Explosion injuries typically present unique problems for emergency medical personnel, mostly because it rarely occurs and encompasses a whole range of injuries. There are four types of explosion injuries, and an individual can suffer all four of them if they happen to be in the wrong place at the wrong time.
Injuries that result from the initial percussive shock wave are called primary injuries. Pressure and duration being equal, the nearer an individual is from the point of an explosion’s origin, the more massive the damage. The most commonly affected parts of the human anatomy by the sudden overpressure are the ears, lungs, stomach, and intestines. External damage is not often observable, but there are significant internal injuries. Most people injured in an explosion but who get out alive die shortly after from the effects of primary injuries.
Secondary injuries refer to shrapnel and debris produced from the destruction of objects by the force of an explosion. These materials are propelled at great speed and distances, and can result in penetrating injuries. A majority of injuries resulting from an explosion are secondary in nature, because it has a wider range.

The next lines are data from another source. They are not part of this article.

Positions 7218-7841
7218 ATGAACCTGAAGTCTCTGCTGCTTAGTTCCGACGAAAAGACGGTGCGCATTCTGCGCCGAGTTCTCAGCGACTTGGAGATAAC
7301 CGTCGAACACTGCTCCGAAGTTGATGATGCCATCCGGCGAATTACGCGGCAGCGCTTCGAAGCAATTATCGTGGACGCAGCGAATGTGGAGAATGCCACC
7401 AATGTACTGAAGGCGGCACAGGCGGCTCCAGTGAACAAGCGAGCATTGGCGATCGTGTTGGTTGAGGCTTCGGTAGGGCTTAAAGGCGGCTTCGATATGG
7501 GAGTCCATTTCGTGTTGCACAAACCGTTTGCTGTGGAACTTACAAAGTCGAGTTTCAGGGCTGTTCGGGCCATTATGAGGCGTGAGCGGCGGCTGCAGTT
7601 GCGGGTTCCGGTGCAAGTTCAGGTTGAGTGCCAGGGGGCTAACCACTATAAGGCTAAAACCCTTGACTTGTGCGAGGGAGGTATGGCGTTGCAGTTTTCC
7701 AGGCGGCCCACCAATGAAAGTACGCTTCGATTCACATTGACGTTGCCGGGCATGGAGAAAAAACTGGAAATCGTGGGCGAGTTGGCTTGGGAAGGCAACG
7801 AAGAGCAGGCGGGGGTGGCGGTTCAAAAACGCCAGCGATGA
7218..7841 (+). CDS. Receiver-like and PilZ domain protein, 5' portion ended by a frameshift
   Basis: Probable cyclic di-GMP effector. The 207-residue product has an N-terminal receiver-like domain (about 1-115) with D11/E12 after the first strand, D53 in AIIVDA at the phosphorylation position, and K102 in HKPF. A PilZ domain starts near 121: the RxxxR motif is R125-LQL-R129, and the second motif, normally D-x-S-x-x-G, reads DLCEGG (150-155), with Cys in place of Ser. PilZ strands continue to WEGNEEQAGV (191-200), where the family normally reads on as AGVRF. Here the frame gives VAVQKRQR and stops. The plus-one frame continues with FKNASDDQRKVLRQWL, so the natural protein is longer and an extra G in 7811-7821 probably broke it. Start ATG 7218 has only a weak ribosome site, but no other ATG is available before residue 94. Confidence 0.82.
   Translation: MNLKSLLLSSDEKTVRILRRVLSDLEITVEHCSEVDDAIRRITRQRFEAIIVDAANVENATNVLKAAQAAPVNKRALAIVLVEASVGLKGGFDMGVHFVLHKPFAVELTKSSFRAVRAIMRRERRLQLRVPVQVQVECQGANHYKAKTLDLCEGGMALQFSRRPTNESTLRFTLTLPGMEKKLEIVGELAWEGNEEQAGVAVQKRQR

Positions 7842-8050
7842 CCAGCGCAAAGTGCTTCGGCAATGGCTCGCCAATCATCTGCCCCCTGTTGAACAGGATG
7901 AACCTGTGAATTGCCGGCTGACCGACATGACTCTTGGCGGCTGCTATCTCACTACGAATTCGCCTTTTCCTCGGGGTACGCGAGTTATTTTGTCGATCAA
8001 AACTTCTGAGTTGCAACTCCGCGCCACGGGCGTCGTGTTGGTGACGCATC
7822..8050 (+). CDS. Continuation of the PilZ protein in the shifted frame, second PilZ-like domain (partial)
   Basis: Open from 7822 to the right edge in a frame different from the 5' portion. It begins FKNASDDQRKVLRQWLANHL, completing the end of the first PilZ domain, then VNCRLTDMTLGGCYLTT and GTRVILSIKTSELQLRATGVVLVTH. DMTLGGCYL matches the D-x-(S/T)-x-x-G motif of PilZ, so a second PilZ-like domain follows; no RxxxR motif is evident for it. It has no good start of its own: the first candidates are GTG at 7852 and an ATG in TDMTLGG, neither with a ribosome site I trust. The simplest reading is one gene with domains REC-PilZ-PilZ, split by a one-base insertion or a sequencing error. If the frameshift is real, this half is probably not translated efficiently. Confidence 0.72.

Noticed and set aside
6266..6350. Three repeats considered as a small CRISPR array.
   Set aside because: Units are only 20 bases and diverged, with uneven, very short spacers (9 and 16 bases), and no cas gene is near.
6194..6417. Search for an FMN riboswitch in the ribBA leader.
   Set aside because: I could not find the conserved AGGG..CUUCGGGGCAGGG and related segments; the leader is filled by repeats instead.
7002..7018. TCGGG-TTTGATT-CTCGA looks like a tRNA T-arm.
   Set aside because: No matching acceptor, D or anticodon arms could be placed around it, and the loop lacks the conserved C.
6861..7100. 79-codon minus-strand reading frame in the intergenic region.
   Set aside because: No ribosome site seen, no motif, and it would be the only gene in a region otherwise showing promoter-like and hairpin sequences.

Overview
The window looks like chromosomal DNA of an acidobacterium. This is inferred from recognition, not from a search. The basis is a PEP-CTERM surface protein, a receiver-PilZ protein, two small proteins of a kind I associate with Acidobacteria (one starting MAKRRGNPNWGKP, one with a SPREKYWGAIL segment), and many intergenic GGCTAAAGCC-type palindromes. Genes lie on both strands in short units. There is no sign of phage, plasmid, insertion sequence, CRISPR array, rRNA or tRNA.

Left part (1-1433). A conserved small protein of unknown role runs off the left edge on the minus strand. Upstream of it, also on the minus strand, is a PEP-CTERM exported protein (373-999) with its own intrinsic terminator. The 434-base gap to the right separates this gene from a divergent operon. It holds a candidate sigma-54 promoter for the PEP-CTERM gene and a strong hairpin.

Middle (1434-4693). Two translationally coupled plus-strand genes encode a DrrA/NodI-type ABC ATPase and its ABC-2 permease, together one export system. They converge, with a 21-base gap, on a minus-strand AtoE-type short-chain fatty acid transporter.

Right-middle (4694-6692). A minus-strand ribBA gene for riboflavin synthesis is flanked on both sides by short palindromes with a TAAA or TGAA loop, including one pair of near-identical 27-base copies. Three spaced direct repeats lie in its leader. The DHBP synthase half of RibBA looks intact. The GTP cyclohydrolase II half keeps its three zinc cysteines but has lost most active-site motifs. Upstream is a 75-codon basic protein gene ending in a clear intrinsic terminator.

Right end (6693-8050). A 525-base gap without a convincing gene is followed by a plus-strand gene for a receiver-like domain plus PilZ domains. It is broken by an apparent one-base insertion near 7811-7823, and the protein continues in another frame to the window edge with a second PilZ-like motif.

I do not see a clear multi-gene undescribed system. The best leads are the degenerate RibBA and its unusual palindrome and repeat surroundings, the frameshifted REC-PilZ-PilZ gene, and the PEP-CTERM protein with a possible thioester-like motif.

Aside from objects, the force of an explosion can also throw people a considerable distance, depending on the size of the explosion and the proximity of the individual. These injuries can result in blunt force trauma i.e. thrown against a wall or penetrating damage. Children are particularly vulnerable because of their lesser weight.
This is the “miscellaneous” of the bunch. These include injuries that cannot be classified under the other three types such as psychiatric damage. Post-traumatic stress disorder is a common quaternary explosion injury.
If you sustained any type of injury from an explosion accident that could have been prevented but for the negligence of a third party, you may be able to get compensation for what you have suffered. Contact a personal injury lawyer in your area for an initial consultation.